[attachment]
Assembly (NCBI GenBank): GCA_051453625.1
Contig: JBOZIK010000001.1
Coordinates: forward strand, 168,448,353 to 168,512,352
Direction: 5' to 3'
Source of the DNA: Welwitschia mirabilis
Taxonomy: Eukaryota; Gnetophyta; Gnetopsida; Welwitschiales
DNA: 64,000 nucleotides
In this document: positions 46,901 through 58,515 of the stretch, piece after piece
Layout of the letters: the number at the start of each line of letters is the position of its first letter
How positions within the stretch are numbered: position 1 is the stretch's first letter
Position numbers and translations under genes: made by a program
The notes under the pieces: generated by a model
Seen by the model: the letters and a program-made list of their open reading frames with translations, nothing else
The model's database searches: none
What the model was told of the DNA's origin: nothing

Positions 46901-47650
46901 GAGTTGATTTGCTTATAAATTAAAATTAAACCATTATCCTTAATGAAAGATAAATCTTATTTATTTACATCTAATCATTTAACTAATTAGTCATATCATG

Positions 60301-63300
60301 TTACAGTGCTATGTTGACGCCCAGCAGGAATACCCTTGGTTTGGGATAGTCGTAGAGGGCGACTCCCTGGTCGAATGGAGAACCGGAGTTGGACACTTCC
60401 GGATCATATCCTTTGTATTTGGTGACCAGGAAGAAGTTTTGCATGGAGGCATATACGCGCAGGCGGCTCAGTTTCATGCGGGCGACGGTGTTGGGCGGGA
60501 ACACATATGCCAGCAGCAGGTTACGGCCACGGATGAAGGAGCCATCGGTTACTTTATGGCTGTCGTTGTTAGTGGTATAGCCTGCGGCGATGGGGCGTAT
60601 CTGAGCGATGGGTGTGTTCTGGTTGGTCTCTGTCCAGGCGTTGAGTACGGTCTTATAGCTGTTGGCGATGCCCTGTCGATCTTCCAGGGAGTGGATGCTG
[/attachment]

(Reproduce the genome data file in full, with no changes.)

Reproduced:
Assembly (NCBI GenBank): GCA_051453625.1
Contig: JBOZIK010000001.1
Coordinates: forward strand, 168,448,353 to 168,512,352
Direction: 5' to 3'
Source of the DNA: Welwitschia mirabilis
Taxonomy: Eukaryota; Gnetophyta; Gnetopsida; Welwitschiales
DNA: 64,000 nucleotides
In this document: positions 46,901 through 58,515 of the stretch, piece after piece
Layout of the letters: the number at the start of each line of letters is the position of its first letter
How positions within the stretch are numbered: position 1 is the stretch's first letter
Position numbers and translations under genes: made by a program
The notes under the pieces: generated by a model
Seen by the model: the letters and a program-made list of their open reading frames with translations, nothing else
The model's database searches: none
What the model was told of the DNA's origin: nothing

Positions 46901-47650
46901 GAGTTGATTTGCTTATAAATTAAAATTAAACCATTATCCTTAATGAAAGATAAATCTTATTTATTTACATCTAATCATTTAACTAATTAGTCATATCATG

Positions 60301-63300
60301 TTACAGTGCTATGTTGACGCCCAGCAGGAATACCCTTGGTTTGGGATAGTCGTAGAGGGCGACTCCCTGGTCGAATGGAGAACCGGAGTTGGACACTTCC
60401 GGATCATATCCTTTGTATTTGGTGACCAGGAAGAAGTTTTGCATGGAGGCATATACGCGCAGGCGGCTCAGTTTCATGCGGGCGACGGTGTTGGGCGGGA
60501 ACACATATGCCAGCAGCAGGTTACGGCCACGGATGAAGGAGCCATCGGTTACTTTATGGCTGTCGTTGTTAGTGGTATAGCCTGCGGCGATGGGGCGTAT
60601 CTGAGCGATGGGTGTGTTCTGGTTGGTCTCTGTCCAGGCGTTGAGTACGGTCTTATAGCTGTTGGCGATGCCCTGTCGATCTTCCAGGGAGTGGATGCTG